Callista Bisek’s friends from rural Wisconsin were stunned when, well over a decade ago, she confided that she was secretly dating an older, married man: Newt Gingrich.

That’s the lead to a New York Times story on the marriage of Newt and Callista Gingrich: “Gingrich Set to Run, With Wife in Central Role.” It will be the first of many in this vein. Jonathan Tobin of Commentary’s Contentions blog sums up the content of better than I could:

The good news for the Gingriches was that the piece produced nothing unflattering about their marriage. The portrait that emerged from the piece is that they are basically inseparable and work closely together on the projects that have occupied the politician since he left Congress 12 years ago. The bad news is that the only reason the article was written is the one detail about them that everybody already knows: they met while she was Congressional staffer and he was a married member of the GOP leadership and dated for years while Gingrich was among those leading the charge to impeach President Bill Clinton for charges relating to his infidelity.

That puts Mrs. Gingrich and her husband in a rather unique position in this campaign. No other candidate’s spouse is even on the radar of the political press at this point. Unless they are already public figures, that sort of scrutiny doesn’t usually start until a candidate has been nominated. Leaving aside the obvious difficulties of explaining the start of their relationship-however much they might be in love, that sort of story doesn’t qualify as “meeting cute”-Callista Gingrich must now expect that so long as her husband is in the race, her every appearance and utterance will be deemed newsworthy. That means that she must not only break her silence about the past but must actually start talking to the press (neither of the Gingriches consented to be interviewed by the Times).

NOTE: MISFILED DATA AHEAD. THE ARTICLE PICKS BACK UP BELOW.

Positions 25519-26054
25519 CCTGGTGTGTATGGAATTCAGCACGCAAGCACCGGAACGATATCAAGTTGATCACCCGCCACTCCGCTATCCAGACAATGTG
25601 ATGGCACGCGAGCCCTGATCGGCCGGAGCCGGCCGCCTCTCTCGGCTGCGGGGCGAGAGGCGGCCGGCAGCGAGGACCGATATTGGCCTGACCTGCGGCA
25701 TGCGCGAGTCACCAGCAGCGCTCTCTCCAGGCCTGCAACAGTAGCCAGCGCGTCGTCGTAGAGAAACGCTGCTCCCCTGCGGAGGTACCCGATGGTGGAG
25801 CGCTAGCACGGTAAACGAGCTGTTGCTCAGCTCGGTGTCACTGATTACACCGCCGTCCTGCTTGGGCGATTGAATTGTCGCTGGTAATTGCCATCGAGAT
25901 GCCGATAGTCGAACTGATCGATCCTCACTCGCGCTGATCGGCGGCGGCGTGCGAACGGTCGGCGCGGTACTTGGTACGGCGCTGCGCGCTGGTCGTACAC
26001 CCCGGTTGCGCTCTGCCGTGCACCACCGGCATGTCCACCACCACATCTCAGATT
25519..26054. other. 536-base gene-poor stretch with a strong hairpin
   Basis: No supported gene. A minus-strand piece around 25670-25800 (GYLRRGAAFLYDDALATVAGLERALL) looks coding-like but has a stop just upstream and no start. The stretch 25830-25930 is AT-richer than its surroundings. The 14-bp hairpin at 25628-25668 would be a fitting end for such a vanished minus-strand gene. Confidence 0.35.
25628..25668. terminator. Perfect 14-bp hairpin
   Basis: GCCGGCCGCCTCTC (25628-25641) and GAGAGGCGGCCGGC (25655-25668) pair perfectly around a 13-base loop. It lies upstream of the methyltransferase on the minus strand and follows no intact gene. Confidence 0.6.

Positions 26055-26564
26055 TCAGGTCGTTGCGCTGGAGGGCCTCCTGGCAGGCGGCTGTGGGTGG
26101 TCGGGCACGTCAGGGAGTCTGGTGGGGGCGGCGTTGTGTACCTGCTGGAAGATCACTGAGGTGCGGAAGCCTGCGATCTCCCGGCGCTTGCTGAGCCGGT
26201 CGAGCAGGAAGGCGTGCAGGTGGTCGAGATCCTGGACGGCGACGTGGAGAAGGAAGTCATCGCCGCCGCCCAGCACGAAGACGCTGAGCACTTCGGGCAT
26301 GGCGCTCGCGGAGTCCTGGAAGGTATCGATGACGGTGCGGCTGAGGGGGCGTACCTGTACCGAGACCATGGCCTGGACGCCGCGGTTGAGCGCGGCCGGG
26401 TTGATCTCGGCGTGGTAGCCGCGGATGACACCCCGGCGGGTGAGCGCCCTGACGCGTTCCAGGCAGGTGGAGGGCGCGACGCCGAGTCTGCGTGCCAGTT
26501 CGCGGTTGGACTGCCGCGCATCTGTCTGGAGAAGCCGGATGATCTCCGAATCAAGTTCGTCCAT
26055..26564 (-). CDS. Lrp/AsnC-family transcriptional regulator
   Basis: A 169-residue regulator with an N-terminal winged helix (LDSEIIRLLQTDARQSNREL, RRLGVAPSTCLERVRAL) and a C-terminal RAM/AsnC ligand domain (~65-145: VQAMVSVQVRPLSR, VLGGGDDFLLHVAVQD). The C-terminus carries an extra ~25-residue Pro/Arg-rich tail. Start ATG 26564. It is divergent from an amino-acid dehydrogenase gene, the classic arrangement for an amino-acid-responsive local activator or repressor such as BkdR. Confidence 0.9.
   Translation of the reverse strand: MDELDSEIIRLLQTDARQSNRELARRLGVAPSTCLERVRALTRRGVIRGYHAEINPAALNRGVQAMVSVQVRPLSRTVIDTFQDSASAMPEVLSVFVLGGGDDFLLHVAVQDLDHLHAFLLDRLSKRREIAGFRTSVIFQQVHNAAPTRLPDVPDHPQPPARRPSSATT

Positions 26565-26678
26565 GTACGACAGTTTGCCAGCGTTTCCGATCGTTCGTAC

I’m speaking for myself only when I say that I think this is all fair. The public can make up its mind about how much this matters. I go back and forth about how much this matters. For the record, I was outraged by a New York Times story that tried to portray Senator John McCain as having a liaison with a female lobbyist during the presidential campaign. It was a sleazy story. But here is the difference: the McCain story was all innuendo. A good rule in journalism is: If you can’t get the story, don’t write it.

The Times didn’t have much of a story in the McCain case. But in the Gingrich case, the story is there, almost in plain view. I’m not sure I share Mr. Tobin’s suggestion that Mrs. Gingrich “open up” on the subject of their courtship, but in all probability she has to say something. (Should Calista Gingrich don a headband and go on “60 Minutes” to tell Steve Kroft she doesn’t bake cookies?)

Trial by media isn’t necessarily a bad thing in the maturation of a candidacy. Tobin concludes:

Her husband’s candidacy has more problems than nasty memories of his infidelity. Yet if Callista Gingrich can survive the ordeal of intense media scrutiny that she is about to undergo it’s just possible that she can turn one of her husband’s greatest problems into something of an asset.